The Charleston Gazette reported this week that the West Virginia Attorney General's Office and Kanawha County Clerk Vera McCormick asked a federal judge this week to dismiss a lawsuit challenging West Virginia's ban on gay marriage. New York-based gay rights group Lambda Legal filed the federal lawsuit in October on behalf of three same-sex couples and the child of one couple. The lawsuit contends West Virginia's Defense of Marriage Act unfairly discriminates against same-sex couples and their children. A motion filed by assistant attorney general Julie Ann Warren contends that the plaintiffs have no legal basis to challenge the law. A separate motion filed by McCormick's attorney says the matter should be handled by the state's legislative process.
More than 500 DUI arrests were made during a three-day campaign across six states. West Virginia State Police joined forces with Michigan, Ohio, Kentucky, Pennsylvania and Indiana state police agencies for a three-day DUI campaign between December 6th and 8th for the 6 State Trooper Project. Drunk drivers were the target, and during the blitz, 572 DUI arrests were made. State police plan sobriety checkpoints throughout the state and throughout the year, and plan to continue to target impaired drivers and encourage those who drink to use designated drivers.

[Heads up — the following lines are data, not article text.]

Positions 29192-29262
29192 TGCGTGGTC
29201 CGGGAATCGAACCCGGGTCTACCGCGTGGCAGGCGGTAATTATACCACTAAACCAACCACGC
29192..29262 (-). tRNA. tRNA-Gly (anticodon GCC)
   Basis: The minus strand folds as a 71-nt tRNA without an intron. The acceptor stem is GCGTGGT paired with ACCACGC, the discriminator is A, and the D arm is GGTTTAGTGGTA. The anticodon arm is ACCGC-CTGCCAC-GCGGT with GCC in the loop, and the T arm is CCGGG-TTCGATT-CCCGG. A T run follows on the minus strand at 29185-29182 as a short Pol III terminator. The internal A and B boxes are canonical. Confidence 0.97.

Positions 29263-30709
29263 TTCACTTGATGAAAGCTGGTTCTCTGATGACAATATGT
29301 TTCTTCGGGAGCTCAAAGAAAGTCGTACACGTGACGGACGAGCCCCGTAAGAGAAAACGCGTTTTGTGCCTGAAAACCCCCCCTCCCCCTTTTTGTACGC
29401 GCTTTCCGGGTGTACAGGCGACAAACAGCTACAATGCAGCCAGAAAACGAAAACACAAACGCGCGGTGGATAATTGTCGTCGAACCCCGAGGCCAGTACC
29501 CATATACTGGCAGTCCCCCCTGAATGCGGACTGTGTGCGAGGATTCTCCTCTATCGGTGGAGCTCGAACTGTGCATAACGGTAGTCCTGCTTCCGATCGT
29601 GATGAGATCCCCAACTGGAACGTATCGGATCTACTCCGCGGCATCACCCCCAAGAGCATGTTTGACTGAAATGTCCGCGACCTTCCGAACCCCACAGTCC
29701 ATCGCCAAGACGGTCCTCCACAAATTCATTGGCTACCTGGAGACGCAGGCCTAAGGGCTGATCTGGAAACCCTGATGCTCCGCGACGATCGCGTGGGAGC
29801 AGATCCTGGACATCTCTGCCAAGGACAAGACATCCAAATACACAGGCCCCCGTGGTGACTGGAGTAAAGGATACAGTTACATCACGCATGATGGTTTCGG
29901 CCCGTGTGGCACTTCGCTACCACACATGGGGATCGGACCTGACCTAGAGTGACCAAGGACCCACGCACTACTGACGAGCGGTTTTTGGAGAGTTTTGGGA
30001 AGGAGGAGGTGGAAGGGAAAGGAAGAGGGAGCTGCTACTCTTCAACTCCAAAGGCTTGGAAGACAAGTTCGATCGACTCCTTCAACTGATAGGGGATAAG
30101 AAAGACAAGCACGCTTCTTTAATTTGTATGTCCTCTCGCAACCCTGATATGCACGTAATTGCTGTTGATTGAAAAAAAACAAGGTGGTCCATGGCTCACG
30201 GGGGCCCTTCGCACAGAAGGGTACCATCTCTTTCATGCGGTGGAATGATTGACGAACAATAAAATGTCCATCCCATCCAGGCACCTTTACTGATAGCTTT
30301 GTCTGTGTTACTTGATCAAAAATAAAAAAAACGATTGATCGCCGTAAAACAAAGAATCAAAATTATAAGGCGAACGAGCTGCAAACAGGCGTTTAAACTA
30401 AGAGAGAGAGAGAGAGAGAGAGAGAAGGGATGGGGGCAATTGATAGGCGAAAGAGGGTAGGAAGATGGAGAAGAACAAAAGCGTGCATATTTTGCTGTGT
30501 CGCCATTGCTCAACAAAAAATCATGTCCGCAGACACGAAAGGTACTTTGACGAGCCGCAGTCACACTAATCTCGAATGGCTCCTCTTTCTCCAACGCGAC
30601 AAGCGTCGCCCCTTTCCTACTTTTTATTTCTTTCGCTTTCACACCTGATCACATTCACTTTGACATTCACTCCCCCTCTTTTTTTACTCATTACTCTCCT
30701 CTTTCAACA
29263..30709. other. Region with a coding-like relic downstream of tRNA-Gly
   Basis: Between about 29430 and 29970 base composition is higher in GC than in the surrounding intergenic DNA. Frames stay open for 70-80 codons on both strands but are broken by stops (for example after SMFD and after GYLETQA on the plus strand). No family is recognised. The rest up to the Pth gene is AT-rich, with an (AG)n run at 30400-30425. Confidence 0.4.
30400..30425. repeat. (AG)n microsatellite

A Charleston man faces up to 20 years in prison after pleading guilty in federal court to distributing heroin. 19-year old Brandon Christopher Solomon, also known as "Fresh", admitted that he sold heroin to a police informant, and will be sentenced in March . Solomon's arrest was made as part of Charleston's Drug Market Intervention Initiative that was launched in February 2012 by U.S. Attorney Booth Goodwin and Charleston Police Chief Brent Webster, in collaboration with other agencies and leaders representing several West Side community development organizations. For more, go to www.wsaz.com.
Each year the Kanawha County sheriff's office recognizes one Deputy Sheriff as the Deputy of the Year, and during a ceremony Thursday the award went to Cpl. John Ratliff, a 9 year veteran of the Kanawha Coounty Sheriff's office. Ratliff received the honor at the Kanawha County Commission meeting and says it was truly an honor to be recognized by his peers:
Supervisors of each patrol shift and subdivision of the agency nominate one person who has gone beyond the scope of duty to help others, worked after-hours to solve a case, or been looked to by coworkers for advice.
West Virginia now has nearly 750 nationally certified teachers. The Department of Education says 53 teachers received National Board Certification in 2013. That brings the state's total to 749. The department says National Board Certification means the teachers have successfully demonstrated advanced teaching knowledge, skills and practices.